ETS1: Engineering Design

Design Challenge:

Build-A-Bot

Learners will discuss, research, design, build, and showcase a model ocean exploration device from LEGO bricks or other found materials. Work in teams to research the variety of ocean exploration devices including the tools on E/V Nautilus but don't forget the Build-A-Bot Inspiration Slidedeck for more ideas!  Brainstorm what type of tool learners want to make, what their device will do, and why there is a need for this tool. 

STEM Learning Module:

Driftin' Away

Oceanographic drifters are essential tools deployed in the open ocean to verify computer model predictions of ocean currents. Students will learn about ground-truthing and compare and contrast data collected through field methods against modeled predictions. Students will apply their new knowledge predicting a drifter’s path using an Eastern Pacific Ocean current simulator, and then ground-truth their track’s accuracy against actual drifter data collected on Nautilus.

STEM Learning Module:

Get To Know A Drifter

Ocean drifters are a simple, but important oceanographic research tool. Students will work in small groups to research structural and functional components of surface and deep water drifters, compare building materials and associated costs, and complete a design sketch. Students build a model of a drifter using everyday supplies and develop a hypothetical research proposal for how their drifter could contribute to the scientific understanding of the ocean.

Design Challenge:

Robotic Arm Kit Activity

In this activity, you will build a small-scale hydraulic robot arm to move blocks and witness this fluid dynamic system in action.

On E/V NautilusROV Hercules relies on a hydraulic pump to activate its two manipulator arms.

Design Challenge:

Ocean Motion & the Attitude Sensor Project

How E/V Nautilus responds to open ocean waves and its orientation called the ship’s attitude. Sensors on the ship work to collect the variables of heave (up and down motion), pitch (front to back seesaw motion), and roll (side to side motion) of the vessel.

In this project, learn to build a Raspberry Pi©-powered sensor to collect pitch and roll data of your platform, just like the attitude sensor on Nautilus!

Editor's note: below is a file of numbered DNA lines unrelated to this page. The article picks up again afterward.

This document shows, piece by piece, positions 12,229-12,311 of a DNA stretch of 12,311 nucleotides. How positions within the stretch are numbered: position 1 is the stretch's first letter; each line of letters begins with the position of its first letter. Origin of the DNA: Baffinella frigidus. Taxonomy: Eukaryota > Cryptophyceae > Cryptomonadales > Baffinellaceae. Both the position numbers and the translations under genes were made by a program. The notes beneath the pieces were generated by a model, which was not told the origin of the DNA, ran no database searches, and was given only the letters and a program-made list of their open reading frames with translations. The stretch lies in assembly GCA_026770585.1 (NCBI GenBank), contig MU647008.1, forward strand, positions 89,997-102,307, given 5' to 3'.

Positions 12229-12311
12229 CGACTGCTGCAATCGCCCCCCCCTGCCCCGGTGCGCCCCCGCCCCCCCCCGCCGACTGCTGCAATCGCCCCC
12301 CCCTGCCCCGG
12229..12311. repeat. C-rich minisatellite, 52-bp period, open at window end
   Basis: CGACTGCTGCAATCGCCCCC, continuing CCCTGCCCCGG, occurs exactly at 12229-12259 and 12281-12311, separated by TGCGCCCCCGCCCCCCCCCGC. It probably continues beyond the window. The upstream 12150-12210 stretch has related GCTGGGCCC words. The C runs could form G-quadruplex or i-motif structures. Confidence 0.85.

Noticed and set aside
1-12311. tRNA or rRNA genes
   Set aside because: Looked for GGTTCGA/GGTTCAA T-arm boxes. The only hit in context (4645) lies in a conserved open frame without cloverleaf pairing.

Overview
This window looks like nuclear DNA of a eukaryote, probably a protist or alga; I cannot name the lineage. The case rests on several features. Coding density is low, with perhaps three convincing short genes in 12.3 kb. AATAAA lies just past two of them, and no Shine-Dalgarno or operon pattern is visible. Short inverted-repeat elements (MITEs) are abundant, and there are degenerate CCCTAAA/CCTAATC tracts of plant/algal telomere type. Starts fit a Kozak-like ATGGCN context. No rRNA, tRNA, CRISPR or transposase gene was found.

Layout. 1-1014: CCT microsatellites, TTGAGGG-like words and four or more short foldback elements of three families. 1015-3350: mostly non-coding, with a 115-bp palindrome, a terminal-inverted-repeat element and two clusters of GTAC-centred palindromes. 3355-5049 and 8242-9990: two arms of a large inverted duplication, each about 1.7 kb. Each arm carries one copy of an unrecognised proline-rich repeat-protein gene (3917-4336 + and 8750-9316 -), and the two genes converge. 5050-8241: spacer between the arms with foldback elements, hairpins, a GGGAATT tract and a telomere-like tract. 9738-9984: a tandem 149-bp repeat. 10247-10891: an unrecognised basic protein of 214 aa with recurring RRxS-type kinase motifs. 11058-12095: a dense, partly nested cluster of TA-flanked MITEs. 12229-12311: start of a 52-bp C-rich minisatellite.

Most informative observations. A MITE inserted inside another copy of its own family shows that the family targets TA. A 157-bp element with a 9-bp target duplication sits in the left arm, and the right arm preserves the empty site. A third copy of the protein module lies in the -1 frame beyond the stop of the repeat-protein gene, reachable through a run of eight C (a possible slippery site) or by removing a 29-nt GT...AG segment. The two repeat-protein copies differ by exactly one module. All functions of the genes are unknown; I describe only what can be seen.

STEM Learning Module:

A Sinking Feeling

Use the “Think, Try, Make, Redesign” engineering model to build a neutrally buoyant vehicle from everyday materials like ketchup packets, washers, spare change, and rubber bands. In this perseverance-building challenge, students explore material properties to explore what makes something float, sink, or find neutral buoyancy. Students will learn how buoyancy impacts Exploration Vessel Nautilus and our ROVs as platforms for exploration.

STEM Learning Module:

Sense Your Surroundings

Building off the Can You Sense It module, students will design a research question they can answer using an Arduino sensor. Challenge groups to identify questions that can be answered with data on environmental variables collected from a sensor deployed within the school or community. A provided resource bank guides students through sensor platform design including instructions to add data logging capacity to the platform.

Sensor Technology Series: Module 3

STEM Learning Module:

Can You Sense It?

This module guides students through the incorporation of a simple sensor into the Arduino basics covered in the Codes & Controllers module. Students will learn basic programming techniques to build a proximity sensor, design their own experimental trials for the sensor, and collect and analyze data from the trials. Other types of simple sensors (temperature, humidity, environmental gases) could be substituted into this lesson. Students will read about how sensor technology is used on Nautilus.